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Strains

The SpineA strain occurs when a muscle or a tendon is injured. The injury can be a stretching or a pull of the muscle or tendon, or it can be a tear. Tendons connect muscle to the bones.

Athletes are particularly at risk for strains. One of the most likely places for strains, according to the National Institute of Arthritis and Musculoskeletal and Skin Diseases (NIAMS), is the back. (Read about "The Spine") The other common place for strains is the hamstring muscles, on the back of your thighs. (Read about "Feet, Ankles and Legs") Other areas can also be at risk. For example, elbow strains show up in people who participate in racquet sports. (Read about "Tendinitis and Bursitis")

Symptoms

A strain can be either acute or chronic. An acute strain can be the result of a sudden movement, a blow or lifting a heavy object. (Read about "Avoid Back Pain" "Back Tips")

Chronic strains usually are the result of overuse of the muscles and tendons. The symptoms according to NIAMS include:

Movement of the muscle becomes very difficult and painful.

Treatment

After checking with your doctor, treatment for minor strains can often be accomplished at home using the RICE method, according to the American College of Emergency Physicians (ACEP). The goal of the treatment is to reduce swelling and pain. RICE treatment, according to NIAMS and ACEP consists of:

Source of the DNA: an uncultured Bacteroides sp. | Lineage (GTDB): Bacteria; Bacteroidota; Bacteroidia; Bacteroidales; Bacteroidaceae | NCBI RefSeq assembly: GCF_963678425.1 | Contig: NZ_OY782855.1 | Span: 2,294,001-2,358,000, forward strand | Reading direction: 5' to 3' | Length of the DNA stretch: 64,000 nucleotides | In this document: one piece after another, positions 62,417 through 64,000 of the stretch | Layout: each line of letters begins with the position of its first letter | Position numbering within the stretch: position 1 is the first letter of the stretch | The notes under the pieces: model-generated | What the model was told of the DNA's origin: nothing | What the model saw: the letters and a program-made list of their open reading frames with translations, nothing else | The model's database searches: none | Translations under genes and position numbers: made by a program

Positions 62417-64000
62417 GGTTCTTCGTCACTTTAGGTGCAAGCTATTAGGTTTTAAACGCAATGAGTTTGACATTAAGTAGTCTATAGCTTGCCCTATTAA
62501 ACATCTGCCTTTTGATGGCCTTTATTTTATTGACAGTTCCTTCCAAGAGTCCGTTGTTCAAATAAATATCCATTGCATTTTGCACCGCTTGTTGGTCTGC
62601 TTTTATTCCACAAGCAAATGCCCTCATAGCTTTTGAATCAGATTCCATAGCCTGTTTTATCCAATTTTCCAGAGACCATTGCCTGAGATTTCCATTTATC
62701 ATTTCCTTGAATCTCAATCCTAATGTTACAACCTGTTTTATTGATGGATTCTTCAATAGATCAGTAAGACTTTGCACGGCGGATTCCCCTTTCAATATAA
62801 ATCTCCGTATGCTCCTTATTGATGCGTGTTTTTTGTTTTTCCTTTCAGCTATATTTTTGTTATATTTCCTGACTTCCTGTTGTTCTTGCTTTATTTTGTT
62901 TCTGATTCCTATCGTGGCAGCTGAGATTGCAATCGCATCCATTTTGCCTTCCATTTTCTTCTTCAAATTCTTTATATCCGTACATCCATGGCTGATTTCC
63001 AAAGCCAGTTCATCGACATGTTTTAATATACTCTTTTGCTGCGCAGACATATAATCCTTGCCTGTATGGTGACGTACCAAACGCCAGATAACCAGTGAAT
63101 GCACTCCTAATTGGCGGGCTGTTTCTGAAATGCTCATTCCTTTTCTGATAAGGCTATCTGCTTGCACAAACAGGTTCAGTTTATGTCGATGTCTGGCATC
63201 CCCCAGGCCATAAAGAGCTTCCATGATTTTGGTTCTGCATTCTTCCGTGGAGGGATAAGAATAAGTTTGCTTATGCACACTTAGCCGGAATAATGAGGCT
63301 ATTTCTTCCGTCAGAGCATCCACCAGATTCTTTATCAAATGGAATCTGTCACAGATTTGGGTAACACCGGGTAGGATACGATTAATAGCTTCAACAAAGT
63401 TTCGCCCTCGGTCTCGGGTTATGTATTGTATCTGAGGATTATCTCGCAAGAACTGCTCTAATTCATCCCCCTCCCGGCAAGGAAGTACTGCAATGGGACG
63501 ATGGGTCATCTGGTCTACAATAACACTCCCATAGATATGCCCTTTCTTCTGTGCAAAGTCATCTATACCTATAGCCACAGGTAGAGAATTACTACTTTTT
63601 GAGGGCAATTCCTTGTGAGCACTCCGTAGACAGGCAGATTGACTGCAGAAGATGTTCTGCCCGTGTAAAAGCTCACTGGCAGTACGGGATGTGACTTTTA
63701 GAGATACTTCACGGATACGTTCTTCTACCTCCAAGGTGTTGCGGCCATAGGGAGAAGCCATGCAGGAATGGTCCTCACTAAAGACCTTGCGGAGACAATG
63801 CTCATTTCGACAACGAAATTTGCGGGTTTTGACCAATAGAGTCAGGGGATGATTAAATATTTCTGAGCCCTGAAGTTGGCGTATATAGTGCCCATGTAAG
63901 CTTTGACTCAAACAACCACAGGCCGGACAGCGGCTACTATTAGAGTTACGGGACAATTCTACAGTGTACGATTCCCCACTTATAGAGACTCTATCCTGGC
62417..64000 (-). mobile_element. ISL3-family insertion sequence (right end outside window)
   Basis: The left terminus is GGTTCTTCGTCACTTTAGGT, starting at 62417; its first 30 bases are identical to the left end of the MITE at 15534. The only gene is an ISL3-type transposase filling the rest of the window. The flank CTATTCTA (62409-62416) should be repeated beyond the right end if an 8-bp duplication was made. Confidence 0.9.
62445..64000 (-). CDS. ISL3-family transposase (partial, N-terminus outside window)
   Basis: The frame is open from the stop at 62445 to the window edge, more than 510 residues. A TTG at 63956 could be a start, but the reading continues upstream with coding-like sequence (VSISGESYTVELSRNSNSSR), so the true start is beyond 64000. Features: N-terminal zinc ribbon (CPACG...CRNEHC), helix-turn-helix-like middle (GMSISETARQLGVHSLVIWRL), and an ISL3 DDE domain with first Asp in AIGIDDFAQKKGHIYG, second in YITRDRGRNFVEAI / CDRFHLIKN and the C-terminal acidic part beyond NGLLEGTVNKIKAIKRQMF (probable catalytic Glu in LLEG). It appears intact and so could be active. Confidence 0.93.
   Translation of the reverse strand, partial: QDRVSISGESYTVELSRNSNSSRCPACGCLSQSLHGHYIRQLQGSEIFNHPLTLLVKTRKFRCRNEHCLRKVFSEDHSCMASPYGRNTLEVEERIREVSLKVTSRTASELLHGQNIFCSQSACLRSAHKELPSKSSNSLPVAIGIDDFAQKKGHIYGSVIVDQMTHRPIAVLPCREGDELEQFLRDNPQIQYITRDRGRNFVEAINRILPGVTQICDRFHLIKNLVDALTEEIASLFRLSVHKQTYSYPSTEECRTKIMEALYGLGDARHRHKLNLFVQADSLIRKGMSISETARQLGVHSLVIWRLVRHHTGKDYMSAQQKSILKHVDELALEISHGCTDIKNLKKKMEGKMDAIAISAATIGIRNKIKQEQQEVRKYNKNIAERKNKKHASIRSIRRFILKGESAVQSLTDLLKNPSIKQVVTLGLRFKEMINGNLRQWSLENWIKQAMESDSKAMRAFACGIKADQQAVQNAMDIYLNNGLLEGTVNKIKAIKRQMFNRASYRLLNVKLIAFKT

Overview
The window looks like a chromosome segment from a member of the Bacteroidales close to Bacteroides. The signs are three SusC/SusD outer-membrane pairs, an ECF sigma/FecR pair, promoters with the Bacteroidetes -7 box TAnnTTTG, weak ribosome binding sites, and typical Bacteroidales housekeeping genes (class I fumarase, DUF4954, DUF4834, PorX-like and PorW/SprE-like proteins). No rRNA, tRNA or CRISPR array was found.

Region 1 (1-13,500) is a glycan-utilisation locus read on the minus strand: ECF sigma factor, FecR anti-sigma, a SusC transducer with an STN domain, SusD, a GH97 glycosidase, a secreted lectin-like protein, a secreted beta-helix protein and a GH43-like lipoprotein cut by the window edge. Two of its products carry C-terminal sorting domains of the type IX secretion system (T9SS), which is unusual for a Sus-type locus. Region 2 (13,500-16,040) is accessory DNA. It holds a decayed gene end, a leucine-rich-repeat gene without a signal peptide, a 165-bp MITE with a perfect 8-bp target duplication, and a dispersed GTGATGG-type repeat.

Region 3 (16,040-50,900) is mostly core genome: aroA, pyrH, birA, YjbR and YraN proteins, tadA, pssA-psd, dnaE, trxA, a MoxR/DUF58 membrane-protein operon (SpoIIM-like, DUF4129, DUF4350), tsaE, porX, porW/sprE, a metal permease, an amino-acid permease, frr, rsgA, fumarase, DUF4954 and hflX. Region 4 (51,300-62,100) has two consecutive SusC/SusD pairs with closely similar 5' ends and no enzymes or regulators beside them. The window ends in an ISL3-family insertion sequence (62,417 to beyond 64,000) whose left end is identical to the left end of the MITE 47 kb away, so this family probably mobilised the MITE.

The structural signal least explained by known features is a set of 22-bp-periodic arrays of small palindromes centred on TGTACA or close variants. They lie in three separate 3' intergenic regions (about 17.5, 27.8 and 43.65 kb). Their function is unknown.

Your doctor may also recommend over-the-counter or even prescription anti-inflammatories to help you manage the swelling and the pain. (Read about "Medicine Safety")

Rehabilitation (Read about "Rehabilitation") involves strengthening the muscles and tendons and stretching them appropriately.

Prevention

Prevention starts long before an injury occurs. A healthy diet and exercise program, in consultation with your doctor, can strengthen your muscles and tendons so they are less likely to be injured. (Read about "Getting Started on Fitness") NIAMS lists some other things such as:

Strains happen even if you take every precaution but with a little care, they can be less severe and not turn into chronic problems.

Related Information:

    The Knee

    Marfan Syndrome

    Exercise and Seniors

    Senior Home Safety

    Back Pain

All Concept Communications material is provided for information only and is neither advice nor a substitute for proper medical care. Consult a qualified healthcare professional who understands your particular history for individual concerns.

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By printing and/or reading this article, you agree that you accept all terms and conditions of use, as specified online.